“One Earth: Globalism and Animal Law” Conference at Lewis & Clark Law School, October 17 – 19, 2008

Posted on October 14, 2008

Student Animal Legal Defense Fund and Center for Animal Law Studies Present 16th Annual Gathering of Legal Luminaries, Academics, and Authors Whose Careers Have Gone to the Dogs

Contact:

Megan Backus, Animal Legal Defense Fund

Portland, Ore. – The headlines tell the stories: divorces marked by bitter pet custody disputes; fallen NFL star Michael Vick’s involvement in seedy dogfighting operations; undercover investigations exposing criminal animal cruelty at industrial agriculture operations. Unheard of just a quarter-century ago, the now burgeoning field of animal law touches on many of the most important legal, ethical, and public policy issues of our day. In an era where the law still regards animals as “property” while society raises important questions about animal rights, animal law has become the leading arena for both intellectual debate and down-and-dirty courtroom battles about our human relationships with animals in the twenty-first century and beyond.

In what is the longest running animal law conference in the world, the Student Animal Legal Defense Fund and Center for Animal Law Studies at Lewis & Clark Law School are bringing together many of the great minds at the vanguard of animal law and hundreds of conference attendees for a weekend of exciting panels and visionary speakers.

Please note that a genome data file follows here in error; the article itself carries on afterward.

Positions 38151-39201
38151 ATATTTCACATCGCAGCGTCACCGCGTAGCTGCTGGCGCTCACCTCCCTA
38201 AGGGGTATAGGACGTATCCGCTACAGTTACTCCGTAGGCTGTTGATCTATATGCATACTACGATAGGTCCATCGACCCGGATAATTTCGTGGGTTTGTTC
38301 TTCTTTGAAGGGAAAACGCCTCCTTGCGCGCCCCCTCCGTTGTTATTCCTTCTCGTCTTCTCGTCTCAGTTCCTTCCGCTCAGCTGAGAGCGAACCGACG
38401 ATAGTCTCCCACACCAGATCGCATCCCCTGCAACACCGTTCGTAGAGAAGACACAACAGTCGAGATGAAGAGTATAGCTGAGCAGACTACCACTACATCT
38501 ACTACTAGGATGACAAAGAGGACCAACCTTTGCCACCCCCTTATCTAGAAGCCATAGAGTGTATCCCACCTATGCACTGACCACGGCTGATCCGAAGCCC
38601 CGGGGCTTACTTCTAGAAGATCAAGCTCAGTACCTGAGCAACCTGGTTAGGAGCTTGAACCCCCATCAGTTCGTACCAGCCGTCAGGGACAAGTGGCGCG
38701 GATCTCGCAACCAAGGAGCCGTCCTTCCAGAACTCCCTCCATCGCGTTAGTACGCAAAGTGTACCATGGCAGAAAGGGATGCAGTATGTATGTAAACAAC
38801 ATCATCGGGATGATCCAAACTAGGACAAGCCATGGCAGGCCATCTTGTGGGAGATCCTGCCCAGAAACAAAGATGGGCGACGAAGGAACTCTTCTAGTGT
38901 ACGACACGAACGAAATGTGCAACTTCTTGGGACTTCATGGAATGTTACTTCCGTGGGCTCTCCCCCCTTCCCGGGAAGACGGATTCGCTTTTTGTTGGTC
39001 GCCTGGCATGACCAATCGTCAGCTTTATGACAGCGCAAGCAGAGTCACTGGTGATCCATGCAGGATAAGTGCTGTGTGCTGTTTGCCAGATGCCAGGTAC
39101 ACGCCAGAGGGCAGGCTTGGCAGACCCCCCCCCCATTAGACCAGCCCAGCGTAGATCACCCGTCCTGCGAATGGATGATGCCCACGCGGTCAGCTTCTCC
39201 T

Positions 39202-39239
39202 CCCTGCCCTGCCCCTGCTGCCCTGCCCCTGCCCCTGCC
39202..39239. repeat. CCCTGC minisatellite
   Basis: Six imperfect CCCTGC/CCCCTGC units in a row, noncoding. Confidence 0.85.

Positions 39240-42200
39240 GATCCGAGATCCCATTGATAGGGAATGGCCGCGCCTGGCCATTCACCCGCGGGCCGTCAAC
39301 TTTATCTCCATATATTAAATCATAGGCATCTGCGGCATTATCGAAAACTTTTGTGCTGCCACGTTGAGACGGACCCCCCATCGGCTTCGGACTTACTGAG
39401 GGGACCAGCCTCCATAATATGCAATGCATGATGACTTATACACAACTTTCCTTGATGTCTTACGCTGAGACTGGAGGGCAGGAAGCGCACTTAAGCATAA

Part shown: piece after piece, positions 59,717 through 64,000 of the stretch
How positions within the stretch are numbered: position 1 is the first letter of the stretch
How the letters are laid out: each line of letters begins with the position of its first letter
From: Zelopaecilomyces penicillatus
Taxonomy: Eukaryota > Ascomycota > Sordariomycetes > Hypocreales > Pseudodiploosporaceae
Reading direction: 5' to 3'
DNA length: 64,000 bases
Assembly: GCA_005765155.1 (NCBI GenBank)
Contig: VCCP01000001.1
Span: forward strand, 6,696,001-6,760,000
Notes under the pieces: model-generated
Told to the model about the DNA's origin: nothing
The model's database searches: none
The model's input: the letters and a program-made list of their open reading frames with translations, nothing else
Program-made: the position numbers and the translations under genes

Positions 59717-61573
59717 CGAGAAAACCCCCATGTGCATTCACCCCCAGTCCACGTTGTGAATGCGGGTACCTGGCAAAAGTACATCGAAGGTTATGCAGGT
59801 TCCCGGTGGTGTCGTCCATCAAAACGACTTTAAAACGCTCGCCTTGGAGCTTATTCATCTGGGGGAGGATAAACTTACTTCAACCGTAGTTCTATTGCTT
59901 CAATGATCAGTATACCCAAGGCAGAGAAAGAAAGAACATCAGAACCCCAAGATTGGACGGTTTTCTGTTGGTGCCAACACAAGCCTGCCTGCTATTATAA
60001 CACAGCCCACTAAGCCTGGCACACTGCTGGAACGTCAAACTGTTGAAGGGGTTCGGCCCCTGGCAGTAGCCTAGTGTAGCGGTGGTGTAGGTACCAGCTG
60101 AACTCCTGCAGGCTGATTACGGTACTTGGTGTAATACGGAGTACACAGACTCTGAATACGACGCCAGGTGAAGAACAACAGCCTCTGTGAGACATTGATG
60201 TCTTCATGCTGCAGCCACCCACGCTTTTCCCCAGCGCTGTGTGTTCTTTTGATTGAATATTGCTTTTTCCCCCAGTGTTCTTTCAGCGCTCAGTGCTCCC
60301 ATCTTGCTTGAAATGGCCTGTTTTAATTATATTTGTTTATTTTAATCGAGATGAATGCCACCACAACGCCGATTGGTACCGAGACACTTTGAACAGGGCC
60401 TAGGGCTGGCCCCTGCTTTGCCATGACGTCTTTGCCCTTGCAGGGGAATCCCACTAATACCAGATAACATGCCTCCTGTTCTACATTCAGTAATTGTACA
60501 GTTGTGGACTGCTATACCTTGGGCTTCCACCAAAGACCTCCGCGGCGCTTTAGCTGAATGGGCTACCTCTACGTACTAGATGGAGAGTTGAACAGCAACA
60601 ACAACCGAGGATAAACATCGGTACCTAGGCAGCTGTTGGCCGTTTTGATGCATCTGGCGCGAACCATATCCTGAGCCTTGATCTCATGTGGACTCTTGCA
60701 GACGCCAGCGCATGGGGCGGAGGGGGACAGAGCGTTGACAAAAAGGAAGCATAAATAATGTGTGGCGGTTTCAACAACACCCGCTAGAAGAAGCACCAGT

Among the highlights at “One Earth: Globalism and Animal Law”:

Lessons Learned from the Vick Dogs

When animal control officers in Surry County, Virginia, discovered more than 50 dogs and evidence of dogfighting at a 15-acre property owned by Atlanta Falcons quarterback Michael Vick, the ensuing scandal sparked national outrage. While Vick was sentenced to 23 months in federal prison and the seized dogs were rehabilitated, the legal community was prompted to consider how to improve their tools for going after criminals engaged in the world of underground dogfighting .Win Grant, assistant United States attorney from the Eastern District of Virginia, Rebecca Huss, the Valpariso University School of Law professor and court appointed guardian of Vick’s dogs, and law student Alexis Fox discuss.

Undercover Investigations

Earlier this year, the USDA investigated a Chino, Calif. supplier of meat to the National School Lunch Program after seeing undercover video showing inhumane and illegal practices on weak and sick animals. When abuse happens behind closed doors, undercover investigations have repeatedly resulted in criminal charges and regulatory reforms to better protect both animals and public health. Providing a legal perspective are Chimpanzee Society Northwest Executive Directory Sarah Baeckler, Scott Heiser, director of the Animal Legal Defense Fund’s Criminal Justice Program, and Bonnie Robson, deputy general counsel – litigation for People for the Ethical Treatment of Animals.

And Much More!: including an exploration of the issue of legal “personhood” for animals in the wake of the Spanish parliament’s vote to grant legal rights to great apes; military and homeland security exemptions from laws protecting wildlife; and bringing international attention to the plight of the world’s oceans.

Members of the press interested in attending the sold out “One Earth: Globalism and Animal Law” conference should contact Megan Backus at mbackus@aldf.org for information on complimentary registration. For more conference details, visit www.animallawconference.com


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